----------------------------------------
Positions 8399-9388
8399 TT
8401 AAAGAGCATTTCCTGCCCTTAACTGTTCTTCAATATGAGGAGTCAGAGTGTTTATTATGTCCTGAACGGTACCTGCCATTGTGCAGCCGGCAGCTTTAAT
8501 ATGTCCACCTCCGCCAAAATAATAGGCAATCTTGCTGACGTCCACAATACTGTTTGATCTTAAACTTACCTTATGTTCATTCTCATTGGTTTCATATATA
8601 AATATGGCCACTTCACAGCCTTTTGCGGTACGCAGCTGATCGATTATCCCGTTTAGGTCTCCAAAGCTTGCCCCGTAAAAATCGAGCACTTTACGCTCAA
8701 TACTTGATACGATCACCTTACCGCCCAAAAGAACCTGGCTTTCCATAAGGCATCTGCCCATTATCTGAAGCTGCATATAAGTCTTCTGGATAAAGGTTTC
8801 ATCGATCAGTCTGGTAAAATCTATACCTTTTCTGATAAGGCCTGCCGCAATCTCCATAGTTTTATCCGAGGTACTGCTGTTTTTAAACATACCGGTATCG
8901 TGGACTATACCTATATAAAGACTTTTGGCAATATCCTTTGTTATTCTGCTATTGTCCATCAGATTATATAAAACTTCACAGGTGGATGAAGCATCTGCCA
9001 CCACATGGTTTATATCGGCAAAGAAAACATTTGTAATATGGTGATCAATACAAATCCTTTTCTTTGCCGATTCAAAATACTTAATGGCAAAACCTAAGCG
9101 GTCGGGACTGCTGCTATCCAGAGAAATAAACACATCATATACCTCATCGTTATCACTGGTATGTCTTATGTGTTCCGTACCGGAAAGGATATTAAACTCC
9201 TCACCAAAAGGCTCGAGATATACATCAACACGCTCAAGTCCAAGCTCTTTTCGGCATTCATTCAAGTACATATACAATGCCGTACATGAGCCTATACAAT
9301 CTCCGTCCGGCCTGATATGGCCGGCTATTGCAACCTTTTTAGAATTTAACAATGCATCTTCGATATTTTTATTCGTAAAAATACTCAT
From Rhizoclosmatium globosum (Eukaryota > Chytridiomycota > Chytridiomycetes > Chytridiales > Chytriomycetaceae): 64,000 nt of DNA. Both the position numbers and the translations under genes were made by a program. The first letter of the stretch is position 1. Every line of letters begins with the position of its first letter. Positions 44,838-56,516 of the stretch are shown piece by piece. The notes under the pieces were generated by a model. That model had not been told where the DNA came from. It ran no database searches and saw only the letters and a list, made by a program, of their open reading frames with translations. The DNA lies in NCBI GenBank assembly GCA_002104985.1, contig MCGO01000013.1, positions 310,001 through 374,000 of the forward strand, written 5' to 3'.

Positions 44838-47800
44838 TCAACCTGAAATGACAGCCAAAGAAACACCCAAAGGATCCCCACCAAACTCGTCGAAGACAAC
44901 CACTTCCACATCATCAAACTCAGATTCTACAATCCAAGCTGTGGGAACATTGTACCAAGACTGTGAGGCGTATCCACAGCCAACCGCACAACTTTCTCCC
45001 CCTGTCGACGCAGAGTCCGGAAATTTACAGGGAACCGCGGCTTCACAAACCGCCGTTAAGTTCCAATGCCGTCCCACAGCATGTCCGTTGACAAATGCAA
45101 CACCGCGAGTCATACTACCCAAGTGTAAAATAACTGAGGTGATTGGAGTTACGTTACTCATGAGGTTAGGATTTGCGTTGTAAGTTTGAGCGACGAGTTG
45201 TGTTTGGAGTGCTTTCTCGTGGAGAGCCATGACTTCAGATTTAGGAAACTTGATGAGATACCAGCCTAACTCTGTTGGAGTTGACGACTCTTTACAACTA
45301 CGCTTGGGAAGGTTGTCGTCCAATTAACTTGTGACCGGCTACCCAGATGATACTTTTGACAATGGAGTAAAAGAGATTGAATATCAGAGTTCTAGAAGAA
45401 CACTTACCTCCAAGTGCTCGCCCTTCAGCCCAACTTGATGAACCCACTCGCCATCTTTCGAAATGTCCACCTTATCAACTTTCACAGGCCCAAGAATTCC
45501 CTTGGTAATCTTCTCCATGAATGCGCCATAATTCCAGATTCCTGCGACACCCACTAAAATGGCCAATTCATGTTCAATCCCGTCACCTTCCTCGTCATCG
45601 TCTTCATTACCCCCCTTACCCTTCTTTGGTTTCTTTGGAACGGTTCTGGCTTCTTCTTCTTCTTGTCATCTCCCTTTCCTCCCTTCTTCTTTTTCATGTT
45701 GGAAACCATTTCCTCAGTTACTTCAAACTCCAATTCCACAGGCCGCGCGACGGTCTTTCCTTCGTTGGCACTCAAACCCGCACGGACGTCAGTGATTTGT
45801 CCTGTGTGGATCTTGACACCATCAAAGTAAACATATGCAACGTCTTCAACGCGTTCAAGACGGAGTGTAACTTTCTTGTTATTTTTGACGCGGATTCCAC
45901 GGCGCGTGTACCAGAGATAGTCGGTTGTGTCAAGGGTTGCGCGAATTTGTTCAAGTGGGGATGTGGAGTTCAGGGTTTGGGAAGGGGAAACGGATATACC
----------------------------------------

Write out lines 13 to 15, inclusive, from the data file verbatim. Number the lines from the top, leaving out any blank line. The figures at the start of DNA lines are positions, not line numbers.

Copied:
From Rhizoclosmatium globosum (Eukaryota > Chytridiomycota > Chytridiomycetes > Chytridiales > Chytriomycetaceae): 64,000 nt of DNA. Both the position numbers and the translations under genes were made by a program. The first letter of the stretch is position 1. Every line of letters begins with the position of its first letter. Positions 44,838-56,516 of the stretch are shown piece by piece. The notes under the pieces were generated by a model. That model had not been told where the DNA came from. It ran no database searches and saw only the letters and a list, made by a program, of their open reading frames with translations. The DNA lies in NCBI GenBank assembly GCA_002104985.1, contig MCGO01000013.1, positions 310,001 through 374,000 of the forward strand, written 5' to 3'.

Positions 44838-47800
44838 TCAACCTGAAATGACAGCCAAAGAAACACCCAAAGGATCCCCACCAAACTCGTCGAAGACAAC